Ten years after the Battle of Ramadi, Marines and families gathered to remember those lost
By Catherine Manso
Camp Pendleton’s 2nd Battalion, 4th Regiment deployed to Ramadi, Iraq in March 2004.
By April, the U.S. Marines’ mission to secure and provide stability to the region during Iraq’s transition to democracy shifted. The situation in Ramadi quickly changed into “full-blown urban combat,” Lt. Col. Rob Weiler told hundreds of Marines and family members Sunday morning at a gathering marking the battle that began 10 years ago to the day.
The first day of fighting began April 6, 2004. By September that year, 269 Marines were wounded and 34 Marines and one Navy corpsman had lost their lives in support of Operation Iraqi Freedom.
Their service and sacrifices were honored Sunday at Camp Pendleton’s San Mateo Memorial Garden, where monuments stand to remember the servicemen and women who fought, and died, in the nation’s wars in Iraq and Afghanistan.
“Today we are surrounded by heroes,” Weiler told the crowd. “But the veterans of Battle of Ramadi probably don’t think of themselves as heroes.”
Weiler, who served with the 2/4 in 2004, recalled the sounds hanging in the air the days leading up to and during the battle.
“(I remember) The sound of exploding IEDs (improvised explosive devices), radio chatter, morning and evening prayer from the mosques, the celebratory gunfire on wedding nights and the distinct pop of an inbound rocket or motor,” Weiler said, his voice carrying the emotion.
Marines of the 2/4, also known as the Magnificent Bastards, were remembered for their bravery and final sacrifice.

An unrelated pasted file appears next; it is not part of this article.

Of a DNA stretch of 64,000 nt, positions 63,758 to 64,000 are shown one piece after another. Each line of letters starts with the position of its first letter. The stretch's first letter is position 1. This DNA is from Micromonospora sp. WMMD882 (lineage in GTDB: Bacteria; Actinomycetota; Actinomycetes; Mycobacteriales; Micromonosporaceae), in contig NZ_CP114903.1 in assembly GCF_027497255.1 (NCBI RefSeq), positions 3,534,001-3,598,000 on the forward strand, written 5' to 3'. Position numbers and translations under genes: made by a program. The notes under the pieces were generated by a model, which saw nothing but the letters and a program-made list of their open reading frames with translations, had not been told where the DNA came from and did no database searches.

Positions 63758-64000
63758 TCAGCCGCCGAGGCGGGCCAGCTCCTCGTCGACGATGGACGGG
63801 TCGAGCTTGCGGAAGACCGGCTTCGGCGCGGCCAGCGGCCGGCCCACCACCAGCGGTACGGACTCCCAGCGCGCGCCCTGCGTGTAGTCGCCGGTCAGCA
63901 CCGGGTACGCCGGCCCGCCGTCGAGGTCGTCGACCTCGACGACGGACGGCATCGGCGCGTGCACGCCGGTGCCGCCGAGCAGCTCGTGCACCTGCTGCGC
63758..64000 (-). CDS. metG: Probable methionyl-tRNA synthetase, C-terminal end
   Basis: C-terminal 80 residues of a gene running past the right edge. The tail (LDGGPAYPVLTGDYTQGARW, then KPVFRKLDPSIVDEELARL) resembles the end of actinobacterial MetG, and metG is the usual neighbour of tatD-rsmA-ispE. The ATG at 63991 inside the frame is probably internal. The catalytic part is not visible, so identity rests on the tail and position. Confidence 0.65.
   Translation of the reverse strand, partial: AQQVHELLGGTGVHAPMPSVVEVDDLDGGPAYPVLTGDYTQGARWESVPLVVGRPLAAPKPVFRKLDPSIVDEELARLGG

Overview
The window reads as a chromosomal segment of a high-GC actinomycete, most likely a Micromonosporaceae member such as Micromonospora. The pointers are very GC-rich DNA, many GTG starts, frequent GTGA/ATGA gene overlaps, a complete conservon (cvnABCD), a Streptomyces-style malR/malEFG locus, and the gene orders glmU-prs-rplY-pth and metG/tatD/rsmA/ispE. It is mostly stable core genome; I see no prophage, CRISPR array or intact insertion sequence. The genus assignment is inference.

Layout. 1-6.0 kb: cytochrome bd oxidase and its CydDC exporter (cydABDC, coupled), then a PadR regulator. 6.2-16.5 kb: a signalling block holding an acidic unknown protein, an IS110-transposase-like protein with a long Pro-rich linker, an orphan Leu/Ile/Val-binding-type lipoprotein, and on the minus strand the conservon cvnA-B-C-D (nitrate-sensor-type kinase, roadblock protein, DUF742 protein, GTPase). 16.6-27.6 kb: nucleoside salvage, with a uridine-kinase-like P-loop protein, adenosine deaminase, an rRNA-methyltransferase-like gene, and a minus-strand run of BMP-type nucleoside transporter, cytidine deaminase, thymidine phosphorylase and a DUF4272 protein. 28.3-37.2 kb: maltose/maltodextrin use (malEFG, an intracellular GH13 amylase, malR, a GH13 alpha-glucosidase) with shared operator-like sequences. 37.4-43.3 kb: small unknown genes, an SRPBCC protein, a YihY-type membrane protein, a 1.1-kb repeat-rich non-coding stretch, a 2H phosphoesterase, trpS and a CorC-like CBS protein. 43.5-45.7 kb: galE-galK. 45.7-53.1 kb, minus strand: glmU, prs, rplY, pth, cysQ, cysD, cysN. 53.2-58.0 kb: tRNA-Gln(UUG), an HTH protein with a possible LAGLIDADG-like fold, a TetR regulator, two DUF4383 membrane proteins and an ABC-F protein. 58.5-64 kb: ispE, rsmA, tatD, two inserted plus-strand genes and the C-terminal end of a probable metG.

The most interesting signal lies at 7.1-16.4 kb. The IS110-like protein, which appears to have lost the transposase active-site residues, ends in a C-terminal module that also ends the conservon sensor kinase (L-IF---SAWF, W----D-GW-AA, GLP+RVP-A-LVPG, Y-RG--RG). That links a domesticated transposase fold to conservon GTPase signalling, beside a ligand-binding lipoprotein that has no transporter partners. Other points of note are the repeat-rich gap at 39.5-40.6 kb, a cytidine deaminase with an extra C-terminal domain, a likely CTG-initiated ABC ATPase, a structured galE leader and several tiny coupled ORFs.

The 2/4 experienced the greatest loss of life for any battalion in more than 12 years of war, Maj. Gen. Lawrence Nicholson told the gathering.
“They didn’t have enough gear and they sure didn’t have enough Marines,” said Nicholson, now commanding general of the 1st Marine Division.
“In short order, this battalion had to get ready to take on, what we knew then would be one of the most challenging missions that any battalion could get,” Nicholson said.
After the speeches, each fallen Marine was honored with the nation’s oldest military award: the Purple Heart, known in 1782 as the “Badge of Military Merit” when introduced by President George Washington.
Thirty-four names were called and 34 Marines walked, placed the Purple Heart medal and saluted the names on the granite memorial for those killed in Iraq that reads, “Fallen and Never Forgotten.”
Family members inspected belongings and were encouraged to take dog tags and other memorabilia that were carefully set on battlefield crosses, formed with inverted rifles, boots and helmets, commemorating each fallen Marine.
Gillen Morris traveled from Chicago to attend the ceremony. His brother, 19-year-old Pfc. Geoffery S. Morris, a member of the Pendleton-based 2/4, was killed April 4, 2004.
“It’s stirring up a lot of emotions,” Morris said of the ceremony. “Hearing my brother’s name when it (was) called … I couldn’t help crying.”
Andrea Papagianis contributed to this report.